"Kevin, while I don't spend as much time here as I would like, I would sure hate to see it go. Thank You for all of the work You do to keep this "Beauty of a Blog" alive <3 If You get enough response to do a Fund Raiser,…"
"I was so VERY, VERY fortunate to have had the opportunity to have met Ms. Ball during the Summer of 1972. She was so very kind and accommodating to 3 teenagers on that Summer day, I will always remember her Fondly <3 A real lady…"
"My Goodness Kevin ! !
You've had quite a year ! I'm happy to hear that things are looking up for You. NO MORE OF THAT NASTY C WORD ! !
I would be happy to contribute to this wonderful site. When You get the PayPal link I…"
Any of the "Thin Man" series, any of the "Henry Aldrich" sreies, any Shirley Temple movie, any of the "Charlie Chan" series, any of the "Sherlock Holmes" series, "It Happened One Night", "Home Sweet Homicide", "When Our Hearts Were Young and Gay", "When Our Hearts Were Growing Up", "Mr. Scout Master", "Margie", any of the "Mr. Belveder" series, "Miricle on 32nd Street", "My Man Godfrey", "Night and Day", "A Night at the Opera", TOO many, shall I go on ? ? ?
Who are your favorite stars?
William Powell, Myrna Loy, Clark Gable, Carol Lombard, the Marx Brothers, Clifton Webb, Shirley Temple, Abbott and Costello, Lucy and Desi all of the OLD HOLLYWOOD STARS.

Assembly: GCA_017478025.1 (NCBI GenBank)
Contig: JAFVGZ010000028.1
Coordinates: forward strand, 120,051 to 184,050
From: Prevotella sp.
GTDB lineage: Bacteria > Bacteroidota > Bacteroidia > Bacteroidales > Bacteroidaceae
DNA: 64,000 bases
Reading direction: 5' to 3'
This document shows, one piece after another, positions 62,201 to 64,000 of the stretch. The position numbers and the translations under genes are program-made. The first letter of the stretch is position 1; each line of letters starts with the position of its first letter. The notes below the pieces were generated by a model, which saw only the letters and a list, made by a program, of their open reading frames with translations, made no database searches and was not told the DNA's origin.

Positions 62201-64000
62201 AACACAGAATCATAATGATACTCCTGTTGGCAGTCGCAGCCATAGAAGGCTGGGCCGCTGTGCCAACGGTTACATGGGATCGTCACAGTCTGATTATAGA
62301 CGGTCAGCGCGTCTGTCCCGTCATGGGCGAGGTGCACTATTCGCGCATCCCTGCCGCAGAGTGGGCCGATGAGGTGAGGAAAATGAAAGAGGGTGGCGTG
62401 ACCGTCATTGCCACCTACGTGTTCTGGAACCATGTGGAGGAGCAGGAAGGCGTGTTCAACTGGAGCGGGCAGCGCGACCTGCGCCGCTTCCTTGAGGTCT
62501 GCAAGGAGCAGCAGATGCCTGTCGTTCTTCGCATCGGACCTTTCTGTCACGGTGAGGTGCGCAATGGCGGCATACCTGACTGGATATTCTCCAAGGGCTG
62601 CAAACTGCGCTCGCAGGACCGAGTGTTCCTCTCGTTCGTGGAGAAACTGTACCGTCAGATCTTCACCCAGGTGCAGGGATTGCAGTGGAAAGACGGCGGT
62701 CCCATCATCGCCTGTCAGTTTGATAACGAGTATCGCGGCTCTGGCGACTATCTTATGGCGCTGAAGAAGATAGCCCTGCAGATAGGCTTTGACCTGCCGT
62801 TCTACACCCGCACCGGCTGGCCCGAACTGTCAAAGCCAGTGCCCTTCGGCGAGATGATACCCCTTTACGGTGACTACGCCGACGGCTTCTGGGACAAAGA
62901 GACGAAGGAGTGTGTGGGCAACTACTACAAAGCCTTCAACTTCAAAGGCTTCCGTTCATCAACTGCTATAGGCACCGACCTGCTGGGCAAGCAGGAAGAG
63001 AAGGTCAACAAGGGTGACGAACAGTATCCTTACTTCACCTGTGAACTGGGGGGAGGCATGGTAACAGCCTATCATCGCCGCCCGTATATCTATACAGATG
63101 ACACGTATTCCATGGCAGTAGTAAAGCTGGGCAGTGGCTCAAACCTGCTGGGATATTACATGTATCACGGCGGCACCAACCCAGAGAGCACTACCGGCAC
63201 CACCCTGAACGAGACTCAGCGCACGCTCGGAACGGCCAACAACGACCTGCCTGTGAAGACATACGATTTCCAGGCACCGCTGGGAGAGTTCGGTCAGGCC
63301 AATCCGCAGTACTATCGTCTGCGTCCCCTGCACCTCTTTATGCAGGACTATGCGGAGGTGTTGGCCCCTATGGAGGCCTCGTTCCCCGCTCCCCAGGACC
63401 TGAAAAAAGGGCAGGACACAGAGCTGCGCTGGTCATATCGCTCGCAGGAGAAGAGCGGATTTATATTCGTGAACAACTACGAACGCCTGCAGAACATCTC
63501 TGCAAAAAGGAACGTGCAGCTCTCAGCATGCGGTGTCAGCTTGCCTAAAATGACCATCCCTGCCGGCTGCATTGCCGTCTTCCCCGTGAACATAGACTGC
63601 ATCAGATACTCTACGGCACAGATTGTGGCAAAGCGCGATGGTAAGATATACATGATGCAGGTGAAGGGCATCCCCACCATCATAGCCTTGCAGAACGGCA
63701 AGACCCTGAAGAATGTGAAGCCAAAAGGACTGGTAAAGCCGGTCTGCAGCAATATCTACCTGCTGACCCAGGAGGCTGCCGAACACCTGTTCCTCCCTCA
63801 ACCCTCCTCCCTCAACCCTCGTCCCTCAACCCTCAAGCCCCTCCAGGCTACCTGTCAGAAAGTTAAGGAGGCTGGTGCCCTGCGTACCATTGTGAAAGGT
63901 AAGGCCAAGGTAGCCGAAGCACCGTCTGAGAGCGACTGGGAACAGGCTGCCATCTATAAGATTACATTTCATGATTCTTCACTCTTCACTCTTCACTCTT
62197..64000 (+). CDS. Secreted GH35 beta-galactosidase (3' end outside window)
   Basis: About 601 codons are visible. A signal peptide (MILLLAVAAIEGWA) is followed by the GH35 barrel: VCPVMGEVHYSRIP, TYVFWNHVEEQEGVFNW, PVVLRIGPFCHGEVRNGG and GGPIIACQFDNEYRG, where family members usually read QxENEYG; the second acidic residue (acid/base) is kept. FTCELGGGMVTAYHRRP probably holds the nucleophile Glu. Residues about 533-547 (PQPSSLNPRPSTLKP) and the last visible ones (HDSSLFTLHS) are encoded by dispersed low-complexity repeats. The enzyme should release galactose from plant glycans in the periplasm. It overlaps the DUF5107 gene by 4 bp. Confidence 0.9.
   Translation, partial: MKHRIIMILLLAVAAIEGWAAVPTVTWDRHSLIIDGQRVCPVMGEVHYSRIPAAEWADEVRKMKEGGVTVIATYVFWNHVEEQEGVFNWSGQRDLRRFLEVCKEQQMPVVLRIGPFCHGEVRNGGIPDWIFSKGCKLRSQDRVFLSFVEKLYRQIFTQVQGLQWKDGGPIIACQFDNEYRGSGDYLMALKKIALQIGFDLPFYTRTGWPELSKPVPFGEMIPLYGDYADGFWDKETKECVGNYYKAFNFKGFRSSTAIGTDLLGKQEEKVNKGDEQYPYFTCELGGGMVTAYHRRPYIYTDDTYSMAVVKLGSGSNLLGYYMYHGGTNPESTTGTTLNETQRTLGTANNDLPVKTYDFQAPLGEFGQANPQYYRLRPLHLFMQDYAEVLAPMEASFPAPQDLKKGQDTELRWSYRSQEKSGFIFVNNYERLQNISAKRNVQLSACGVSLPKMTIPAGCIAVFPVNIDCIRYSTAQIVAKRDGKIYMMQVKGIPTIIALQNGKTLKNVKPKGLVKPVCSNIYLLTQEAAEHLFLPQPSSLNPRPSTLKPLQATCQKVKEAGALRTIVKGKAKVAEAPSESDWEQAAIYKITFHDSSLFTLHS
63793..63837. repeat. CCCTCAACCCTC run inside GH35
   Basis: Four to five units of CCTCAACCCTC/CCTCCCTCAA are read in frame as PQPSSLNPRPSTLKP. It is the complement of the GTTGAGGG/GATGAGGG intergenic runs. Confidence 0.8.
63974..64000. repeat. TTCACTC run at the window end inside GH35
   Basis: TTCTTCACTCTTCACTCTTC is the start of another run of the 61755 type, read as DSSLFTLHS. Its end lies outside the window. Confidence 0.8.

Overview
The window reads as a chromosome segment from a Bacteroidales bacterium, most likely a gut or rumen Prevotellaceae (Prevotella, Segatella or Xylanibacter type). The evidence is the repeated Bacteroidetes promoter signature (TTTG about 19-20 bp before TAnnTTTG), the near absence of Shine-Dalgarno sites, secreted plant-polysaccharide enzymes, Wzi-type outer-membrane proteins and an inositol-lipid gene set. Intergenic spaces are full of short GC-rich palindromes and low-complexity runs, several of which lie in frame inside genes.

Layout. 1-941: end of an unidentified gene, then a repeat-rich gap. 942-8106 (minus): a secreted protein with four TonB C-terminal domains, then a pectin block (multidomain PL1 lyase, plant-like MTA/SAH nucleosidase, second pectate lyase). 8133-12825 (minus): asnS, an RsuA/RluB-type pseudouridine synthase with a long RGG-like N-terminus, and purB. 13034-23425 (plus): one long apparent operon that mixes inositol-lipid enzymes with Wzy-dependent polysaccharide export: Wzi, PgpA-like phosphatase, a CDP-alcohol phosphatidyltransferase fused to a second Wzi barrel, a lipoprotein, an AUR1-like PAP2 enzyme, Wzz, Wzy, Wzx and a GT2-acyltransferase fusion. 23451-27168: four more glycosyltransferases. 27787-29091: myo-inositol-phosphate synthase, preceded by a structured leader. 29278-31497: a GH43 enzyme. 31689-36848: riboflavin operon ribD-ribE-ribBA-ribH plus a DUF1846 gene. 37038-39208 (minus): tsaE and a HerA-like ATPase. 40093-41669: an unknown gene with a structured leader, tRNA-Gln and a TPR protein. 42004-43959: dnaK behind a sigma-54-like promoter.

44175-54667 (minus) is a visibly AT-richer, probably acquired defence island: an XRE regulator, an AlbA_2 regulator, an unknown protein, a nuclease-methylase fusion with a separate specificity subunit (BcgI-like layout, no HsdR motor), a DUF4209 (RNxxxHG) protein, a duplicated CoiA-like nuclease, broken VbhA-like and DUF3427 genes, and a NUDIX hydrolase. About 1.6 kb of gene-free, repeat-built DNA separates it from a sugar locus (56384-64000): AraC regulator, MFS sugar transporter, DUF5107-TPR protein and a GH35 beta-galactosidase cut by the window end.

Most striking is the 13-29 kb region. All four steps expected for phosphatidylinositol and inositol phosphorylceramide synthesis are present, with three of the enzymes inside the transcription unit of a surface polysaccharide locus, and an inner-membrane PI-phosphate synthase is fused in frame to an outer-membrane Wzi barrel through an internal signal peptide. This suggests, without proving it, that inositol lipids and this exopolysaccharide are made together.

Who are your favorite directors?
About Me: Tell us about yourself/or your love for classic movies
I LOVE the past. I was born in the wrong time. My parents had a HUGE influence on my tastes.
To view The Southerner click here. Jean Renoir considered The Southerner (1945) to be his “only work of a personal nature carried out in Hollywood.” Adapted from the National Book Award winning novel Hold Autumn in Your Hand, by George Sessions Perry, it follows a year in the life of a struggling Texas tenant farmer and his family. A lyrical portrait of do-it-yourself […]
To view Caesar and Cleopatra click here. In 1951, surrealist artist Man Ray, who was a fan of the cinema, quipped, “The worst films I have ever seen, the ones that put me to sleep, contain ten or fifteen marvelous minutes. The best films I have ever seen only contain ten or fifteen worthwhile ones.” […]
To view Shoot First, Die Later click here. Here’s how I’d pitch Fernando Di Leo’s Shoot First, Die Later (1974) to any of my friends: If you’d like to see a gritty Italian crime movie that evokes The French Connection (1971) and surely influenced Martin Scorsese and Quentin Tarantino, look no further than this grim […]